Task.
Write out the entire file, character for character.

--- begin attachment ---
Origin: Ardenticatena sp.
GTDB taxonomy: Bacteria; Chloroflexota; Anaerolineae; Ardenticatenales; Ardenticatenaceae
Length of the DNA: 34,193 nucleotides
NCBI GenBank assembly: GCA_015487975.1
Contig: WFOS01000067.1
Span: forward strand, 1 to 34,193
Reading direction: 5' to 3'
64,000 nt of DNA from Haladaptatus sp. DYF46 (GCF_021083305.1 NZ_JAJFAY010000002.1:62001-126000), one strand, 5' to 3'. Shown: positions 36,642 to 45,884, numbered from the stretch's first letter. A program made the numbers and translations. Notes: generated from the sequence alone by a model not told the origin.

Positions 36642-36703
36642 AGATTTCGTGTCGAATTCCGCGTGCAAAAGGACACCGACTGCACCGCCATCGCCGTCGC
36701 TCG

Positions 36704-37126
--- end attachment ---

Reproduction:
Origin: Ardenticatena sp.
GTDB taxonomy: Bacteria; Chloroflexota; Anaerolineae; Ardenticatenales; Ardenticatenaceae
Length of the DNA: 34,193 nucleotides
NCBI GenBank assembly: GCA_015487975.1
Contig: WFOS01000067.1
Span: forward strand, 1 to 34,193
Reading direction: 5' to 3'
64,000 nt of DNA from Haladaptatus sp. DYF46 (GCF_021083305.1 NZ_JAJFAY010000002.1:62001-126000), one strand, 5' to 3'. Shown: positions 36,642 to 45,884, numbered from the stretch's first letter. A program made the numbers and translations. Notes: generated from the sequence alone by a model not told the origin.

Positions 36642-36703
36642 AGATTTCGTGTCGAATTCCGCGTGCAAAAGGACACCGACTGCACCGCCATCGCCGTCGC
36701 TCG

Positions 36704-37126